“The Judicial Branch has embarked on a crusade against certainty and breadth of eligibility stemming from a lack of perceived guidance from this Court.” – Amicus brief of US Inventor
Trading Technologies International, Inc. (TT) has filed a second petition with the U.S. Supreme Court asking it to review a Federal Circuit holding that computer-implemented inventions that do not improve the basic functions of the computer itself are directed to abstract ideas and therefore patent ineligible. The present petition relates to U.S. Patent Nos. 7,685,055 (the “’055 patent”); 7,693,768 (the “’768 patent”); and 7,725,382 (the “’382 patent”). The ‘768 and ‘382 patents are continuations from, share the same specification as, and have claims that closely track the claims of U.S. Patent No. 6,766,304 and U.S. Patent No. 6,772,132, which were found by the CAFC in February of this year to be not subject to covered business method review (CBM) because the claims were directed to technological inventions “under any reasonable meaning of that term.”
The petition TT filed in September relates to Patent Nos. 7,533,056, 7,212,999, and 7,904,374. The latest petition argues that the Federal Circuit “simply declined to address conflicting Federal Circuit authority involving the same patent family or the line of other Federal Circuit decisions adopting and applying that authority’s reasoning,” and, therefore, clarification is needed from the High Court.
The company’s argument may also get a boost from another petition filed recently appealing the controversial decision in ChargePoint v. Semaconnect, in which the Federal Circuit held that a vehicle charging station was not patent eligible.
Trading Technologies Petition and Amici
Like the previous petition, the questions TT is presenting here are:
- Whether computer-implemented inventions that provide useful user functionality but do not improve the basic functions of the computer itself are categorically ineligible for patent protection.
- Whether the Court should overrule its precedents recognizing the “abstract idea” exception to patent eligibility under the Patent Act of 1952.
The arguments are also identical, focusing on the intra-circuit conflict on patent eligibility:
While one line of Federal Circuit decisions holds computer-implemented inventions to be ineligible if they do not make hardware-like improvements to computers’ basic functions, another line holds the opposite. Several decisions have even upheld patent protection for interactive graphical interfaces, in plain and open conflict with the decision below.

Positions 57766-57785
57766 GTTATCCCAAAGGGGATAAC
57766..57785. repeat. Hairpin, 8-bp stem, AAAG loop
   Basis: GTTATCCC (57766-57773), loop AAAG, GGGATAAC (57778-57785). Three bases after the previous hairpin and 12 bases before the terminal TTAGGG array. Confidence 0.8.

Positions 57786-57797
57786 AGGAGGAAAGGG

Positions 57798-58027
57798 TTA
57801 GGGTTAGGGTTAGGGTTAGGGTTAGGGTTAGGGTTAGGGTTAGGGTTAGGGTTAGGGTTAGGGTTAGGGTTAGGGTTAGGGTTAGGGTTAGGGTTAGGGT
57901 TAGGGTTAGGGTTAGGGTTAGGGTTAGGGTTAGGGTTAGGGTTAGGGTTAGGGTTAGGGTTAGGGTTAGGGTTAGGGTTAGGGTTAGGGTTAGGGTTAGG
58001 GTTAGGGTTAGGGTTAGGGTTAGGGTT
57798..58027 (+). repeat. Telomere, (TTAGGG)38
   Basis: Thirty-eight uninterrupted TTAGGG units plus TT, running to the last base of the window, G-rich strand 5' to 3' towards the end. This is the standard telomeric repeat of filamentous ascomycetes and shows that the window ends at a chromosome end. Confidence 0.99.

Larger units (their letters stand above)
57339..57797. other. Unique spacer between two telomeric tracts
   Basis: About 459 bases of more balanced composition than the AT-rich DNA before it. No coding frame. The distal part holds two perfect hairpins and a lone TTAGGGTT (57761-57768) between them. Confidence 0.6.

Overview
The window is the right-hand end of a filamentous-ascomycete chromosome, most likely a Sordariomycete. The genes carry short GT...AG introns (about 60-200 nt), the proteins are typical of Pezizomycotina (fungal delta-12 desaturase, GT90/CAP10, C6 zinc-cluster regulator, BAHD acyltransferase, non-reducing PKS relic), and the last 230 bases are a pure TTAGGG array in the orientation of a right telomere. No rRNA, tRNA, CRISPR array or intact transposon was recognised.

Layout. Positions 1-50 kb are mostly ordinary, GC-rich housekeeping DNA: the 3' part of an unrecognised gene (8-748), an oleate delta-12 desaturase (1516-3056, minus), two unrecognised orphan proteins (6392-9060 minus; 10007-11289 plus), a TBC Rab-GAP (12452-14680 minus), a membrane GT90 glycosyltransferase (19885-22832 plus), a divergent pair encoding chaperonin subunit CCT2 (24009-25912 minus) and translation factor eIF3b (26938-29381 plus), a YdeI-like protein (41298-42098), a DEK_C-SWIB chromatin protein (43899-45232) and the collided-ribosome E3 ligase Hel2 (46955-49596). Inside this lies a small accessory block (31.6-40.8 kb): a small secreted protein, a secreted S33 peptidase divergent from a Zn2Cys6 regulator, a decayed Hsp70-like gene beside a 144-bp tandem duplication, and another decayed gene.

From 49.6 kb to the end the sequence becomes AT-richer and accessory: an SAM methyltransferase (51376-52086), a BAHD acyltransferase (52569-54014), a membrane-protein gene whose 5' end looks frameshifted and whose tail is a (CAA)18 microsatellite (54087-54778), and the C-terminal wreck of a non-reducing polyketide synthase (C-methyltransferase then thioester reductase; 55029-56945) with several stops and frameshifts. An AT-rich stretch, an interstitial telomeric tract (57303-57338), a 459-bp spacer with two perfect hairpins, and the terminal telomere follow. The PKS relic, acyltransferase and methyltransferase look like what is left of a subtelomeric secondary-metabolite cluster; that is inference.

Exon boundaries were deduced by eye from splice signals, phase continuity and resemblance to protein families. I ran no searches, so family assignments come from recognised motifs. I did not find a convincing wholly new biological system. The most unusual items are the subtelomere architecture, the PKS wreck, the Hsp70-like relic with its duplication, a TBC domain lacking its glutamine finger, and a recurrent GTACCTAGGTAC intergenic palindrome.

Namely, TT compares the line of cases beginning with Enfish, LLC v. Microsoft Corp., which has focused on the distinction between claims that “purport to improve the functioning of the computer itself” and those that are directed to the mere use of a computer to provide functionality to users, with a conflicting line of cases, such as Data Engine Technologies LLC v. Google LLC, which the petition says “correctly recognizes that the functionality provided to users by computer-implemented inventions provides a basis for patent eligibility, irrespective of whether those inventions improve the computer’s basic functions,” TT wrote in its petition.
Additionally, the Federal Circuit case law interpreting the term “abstract idea” is what Federal Circuit Judge Plager has described as “a ‘definitional morass’ that ‘renders it near impossible to know with any certainty whether the invention is or is not patent eligible.’” In addition to Plager, former Federal Circuit Judge Paul Michel and Judge Richard Linn have lamented the impossibility of the abstract idea concept and the state of patent eligibility law today. Citing two separate IPWatchdog articles, TT’s petition recounts Judge Michel’s statements in recent years alternately referring to patent eligibility jurisprudence as being in a state of “chaos” that is “devastating American business” and observing that “with ’22 years on the Federal Circuit and nine years since dealing with patent cases,’ ‘I cannot predict in a given case whether eligibility will be found or not found.’” TT further noted that in recent cases like Aatrix Software, Inc. v. Green Shades Software, Inc., the current Federal Circuit judges have begged for guidance. In Aatrix, Lourie said, “the law needs clarification by higher authority” than the Federal Circuit.
A Judicial Crusade
Two amici have weighed in on TT’s first petition to the Supreme Court now, urging the Court to grant review. US Inventor’s brief laments the failure of the courts thus far to provide a reliable framework for assessing patent eligibility and accuses the judicial branch of embarking on a “crusade against certainty”:
The Judicial Branch has embarked on a crusade against certainty and breadth of eligibility stemming from a lack of perceived guidance from this Court. There are numerous conflicting decisions in the computer implemented patent area that cannot be reconciled. Most decisions focus on the “abstract idea” exception. The result is less certainty and less investment in the United States.
The brief goes on to argue that the petition should be granted in order to 1) reconcile the “competing and conflicting views” among the three branches of government—the USPTO, Congress and the Federal Courts; and 2) to curb harm to U.S. innovation, particularly to independent inventors.